After hearing a news story on their local radio station, a group of students from the Victória Cerutti Petters Municipal School, in the southern Brazilian city of Apiúna, decided to roll up their sleeves and solve a problem that was affecting the entire town. In the news report, the city’s Secretary of Health talked about the large number of patients missing scheduled medical appointments in public health clinics, and the resulting waste of public services and resources.

The radio broadcast resonated with some of the students’ own experiences and observations. “For example, my grandmother had to undergo an exam in Pomerode, the neighboring town, and the bus that took her there should have been full, but there were only 5 people on it. That means that people who had scheduled exams were missing them, and the people on the waitlist kept waiting,” recalls Joseane Voss, 15, one of the students behind the “Education for Health” project.

Wanting to solve the problem, the students began by researching it. According to data from the Municipal Department of Health, 12 percent of all medical exams were cancelled because patients didn’t show up.

To change this, the ten students working on the project decided to visit the clinics with the largest number of absences, both in the city center and in rural areas. “We were worried about how people would respond to us. We thought beforehand about how we would approach people in the community, how we would present the information. But right away, we saw this fear was unfounded, because we were very well received and got support from everyone,” recalls Voss. “Whenever we walked into a health clinic, people were impressed because we were teenagers and we were there to call their attention to the problem,” says Brenda Larissa Formagi, 15.

The students explained to their fellow community members that even the simple act of informing the health clinic that a patient will not be able to make an appointment can help others, because many patients are on waiting lists needing appointments. “We made pamphlets and stickers to distribute at the health clinics and call attention to the problem,” explains João Paulo Bernardi, 14.

The teenagers gave a presentation to the City Council, requesting help from its members, and also made publicity campaigns aimed at senior citizens and to the representatives of the city’s Department of Culture and Education.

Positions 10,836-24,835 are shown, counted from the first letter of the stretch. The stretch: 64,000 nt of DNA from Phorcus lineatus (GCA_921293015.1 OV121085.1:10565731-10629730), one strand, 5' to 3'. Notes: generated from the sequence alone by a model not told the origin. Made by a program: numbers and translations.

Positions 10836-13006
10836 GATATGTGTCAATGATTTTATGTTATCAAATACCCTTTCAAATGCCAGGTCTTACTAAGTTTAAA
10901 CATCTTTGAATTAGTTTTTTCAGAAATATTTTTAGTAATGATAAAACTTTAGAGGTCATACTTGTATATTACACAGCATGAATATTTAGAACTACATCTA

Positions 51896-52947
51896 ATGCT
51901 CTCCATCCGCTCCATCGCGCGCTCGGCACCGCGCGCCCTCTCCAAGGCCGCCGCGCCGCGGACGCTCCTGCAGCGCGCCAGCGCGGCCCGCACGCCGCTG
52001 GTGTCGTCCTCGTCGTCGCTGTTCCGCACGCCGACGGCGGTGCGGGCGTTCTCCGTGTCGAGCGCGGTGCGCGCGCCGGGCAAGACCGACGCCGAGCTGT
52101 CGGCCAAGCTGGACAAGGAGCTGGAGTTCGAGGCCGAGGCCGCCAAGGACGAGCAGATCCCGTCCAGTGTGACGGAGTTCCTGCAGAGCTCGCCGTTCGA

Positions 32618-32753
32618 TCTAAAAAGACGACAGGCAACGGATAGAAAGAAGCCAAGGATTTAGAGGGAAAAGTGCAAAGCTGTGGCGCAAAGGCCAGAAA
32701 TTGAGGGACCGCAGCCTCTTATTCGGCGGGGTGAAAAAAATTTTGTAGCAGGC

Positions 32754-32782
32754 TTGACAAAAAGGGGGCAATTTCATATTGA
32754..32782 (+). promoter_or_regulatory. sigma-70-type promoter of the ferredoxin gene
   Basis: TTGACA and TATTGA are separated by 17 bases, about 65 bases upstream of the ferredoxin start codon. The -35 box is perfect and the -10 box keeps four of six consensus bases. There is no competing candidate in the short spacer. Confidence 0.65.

One strategy the student group adopted was to get support from the local media. “We took the campaign to community radio stations, local newspapers and social media,” explains Bernardi. The students even made phone calls to patients to remind them of their upcoming appointments. “Two buses came to pick up patients and no one was absent. It was important for us to know that we were helping the city’s health department and the local population. It’s great to have people thank us, it shows our work is worth it,” says Formagi.

To Marcela Cristina Voigt, the teacher who advised them on the project, the highlight was its surprising result: the students’ efforts were effective. The project reduced the waiting lists for medical exams and appointments. “There were no absences during the months the project was implemented. The most impressive part was how the students handled themselves when they talked to people and explained the importance of communication between the patients and the health clinics. The students felt important because they played an active role in the community.”

The Educação a favor da saúde (Education for Health) project was one of the winners of the 2017 Design for Change Challenge. Organized by Alana in Brazil, Design for Change encourages children and young people to transform their realities, recognizing them as the protagonists of their own stories of change. The initiative is part of a global movement that started in India and is now present in 65 countries, inspiring over 2.2 million children and youngsters around the world.